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I am trying to understand the scale parameter in earth engine better. My goal is to calculate monthly sums of precipitation across a geometry. Here is the python pseudo code:

area = ee.Geometry.Polygon(
        [[[-120.29277343749999, 37.319672371647655],
          [-118.51298828124999, 35.13985393638227],
          [-117.10673828124999, 35.552070101618895],
          [-118.46904296874999, 37.73787899128162]]])

col = ee.ImageCollection('OREGONSTATE/PRISM/AN81m')
t = col.filter(ee.Filter.calendarRange(2014,2014,'year'))
    .filter(ee.Filter.calendarRange(4,4,'month'))
    .filterBounds(area).select("ppt")

result = t.getRegion(area, scale).getInfo()

However this gives very different sums depending on the scale parameter value that is supplied. Here is a plot for the image sum as a function of scale parameter:

p vs scale

Is the best practice to reduce as sum before calling getRegion and getInfo? I have read the documentation on scale in earth engine, and the native resolution suggested by the dataset is 2.5 arc minutes or approximately 4.5 km. I am curious what the best practices are for supplying a scale parameter, especially when working with multiple data sources over the same area.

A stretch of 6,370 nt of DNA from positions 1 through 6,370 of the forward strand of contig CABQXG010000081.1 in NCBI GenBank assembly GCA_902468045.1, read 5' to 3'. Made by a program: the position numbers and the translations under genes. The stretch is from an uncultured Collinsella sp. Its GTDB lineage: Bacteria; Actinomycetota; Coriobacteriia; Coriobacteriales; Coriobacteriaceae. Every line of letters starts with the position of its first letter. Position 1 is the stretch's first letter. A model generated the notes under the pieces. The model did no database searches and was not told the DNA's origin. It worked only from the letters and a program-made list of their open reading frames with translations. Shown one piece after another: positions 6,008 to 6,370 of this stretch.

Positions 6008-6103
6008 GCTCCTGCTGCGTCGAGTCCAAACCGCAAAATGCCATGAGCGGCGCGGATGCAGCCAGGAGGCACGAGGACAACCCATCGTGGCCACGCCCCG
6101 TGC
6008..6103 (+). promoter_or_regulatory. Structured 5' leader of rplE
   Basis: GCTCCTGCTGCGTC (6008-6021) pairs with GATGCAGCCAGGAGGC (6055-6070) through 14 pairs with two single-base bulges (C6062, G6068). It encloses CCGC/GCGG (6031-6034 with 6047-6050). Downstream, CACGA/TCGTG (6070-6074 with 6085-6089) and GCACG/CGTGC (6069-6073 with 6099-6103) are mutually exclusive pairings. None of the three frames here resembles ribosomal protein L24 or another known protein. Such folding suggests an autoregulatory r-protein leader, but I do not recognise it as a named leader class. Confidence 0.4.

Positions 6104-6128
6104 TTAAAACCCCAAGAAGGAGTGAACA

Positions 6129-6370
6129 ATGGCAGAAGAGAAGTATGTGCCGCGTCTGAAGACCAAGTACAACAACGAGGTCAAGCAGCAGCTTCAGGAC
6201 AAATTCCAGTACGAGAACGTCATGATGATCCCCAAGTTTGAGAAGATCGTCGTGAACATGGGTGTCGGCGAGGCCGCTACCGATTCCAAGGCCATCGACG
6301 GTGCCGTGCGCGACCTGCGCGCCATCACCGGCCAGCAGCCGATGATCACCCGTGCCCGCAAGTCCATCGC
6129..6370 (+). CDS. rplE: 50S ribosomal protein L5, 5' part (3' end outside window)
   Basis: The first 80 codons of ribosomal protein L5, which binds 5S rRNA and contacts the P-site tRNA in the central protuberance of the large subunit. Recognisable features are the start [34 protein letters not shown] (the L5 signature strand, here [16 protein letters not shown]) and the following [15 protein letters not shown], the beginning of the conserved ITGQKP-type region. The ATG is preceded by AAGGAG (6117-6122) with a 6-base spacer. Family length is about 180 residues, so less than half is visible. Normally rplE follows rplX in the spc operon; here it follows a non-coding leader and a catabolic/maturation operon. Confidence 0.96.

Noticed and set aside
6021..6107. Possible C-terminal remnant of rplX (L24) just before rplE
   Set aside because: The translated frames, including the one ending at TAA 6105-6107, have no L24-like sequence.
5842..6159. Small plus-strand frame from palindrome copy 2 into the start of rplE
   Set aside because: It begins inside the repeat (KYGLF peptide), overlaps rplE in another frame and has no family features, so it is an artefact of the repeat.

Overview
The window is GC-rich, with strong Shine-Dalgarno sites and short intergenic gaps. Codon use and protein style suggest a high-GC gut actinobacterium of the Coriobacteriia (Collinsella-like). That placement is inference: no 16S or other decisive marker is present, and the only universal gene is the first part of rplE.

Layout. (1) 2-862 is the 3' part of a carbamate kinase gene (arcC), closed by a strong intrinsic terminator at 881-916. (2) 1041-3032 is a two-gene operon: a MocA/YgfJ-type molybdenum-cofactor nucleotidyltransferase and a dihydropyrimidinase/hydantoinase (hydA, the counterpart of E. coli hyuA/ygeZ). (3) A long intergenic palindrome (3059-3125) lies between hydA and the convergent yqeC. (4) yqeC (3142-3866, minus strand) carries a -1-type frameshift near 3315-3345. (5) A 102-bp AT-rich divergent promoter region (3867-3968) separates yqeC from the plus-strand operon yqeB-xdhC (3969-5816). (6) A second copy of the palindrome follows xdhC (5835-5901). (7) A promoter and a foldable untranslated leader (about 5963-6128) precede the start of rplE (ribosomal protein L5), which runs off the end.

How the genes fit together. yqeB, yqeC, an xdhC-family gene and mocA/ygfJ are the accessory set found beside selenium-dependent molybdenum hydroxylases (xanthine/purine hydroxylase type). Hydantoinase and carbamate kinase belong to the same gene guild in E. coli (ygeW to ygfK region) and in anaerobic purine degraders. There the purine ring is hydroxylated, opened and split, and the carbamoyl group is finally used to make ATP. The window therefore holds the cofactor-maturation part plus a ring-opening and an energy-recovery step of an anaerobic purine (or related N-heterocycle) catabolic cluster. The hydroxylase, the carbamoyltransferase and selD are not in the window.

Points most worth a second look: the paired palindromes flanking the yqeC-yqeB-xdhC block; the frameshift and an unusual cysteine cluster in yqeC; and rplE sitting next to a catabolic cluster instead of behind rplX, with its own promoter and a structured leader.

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Without seeing working code it's hard to say for sure, but here's a guess. (And I presume getRegion() is not really what you want or what you're using). In the dataset you describe, precipitation is in mm. When you aggregate pixels in Earth Engine, say with something like image.reduceRegion(ee.Reducer.sum(), geometry, scale), the input is resampled as necessary to scale, then all the pixels are summed. Doing that with mm doesn't make sense since you need to scale precipitation in mm by ee.Image.pixelArea() (which is in square meters) converted to square mm. It's the scaling step which I think you're missing.

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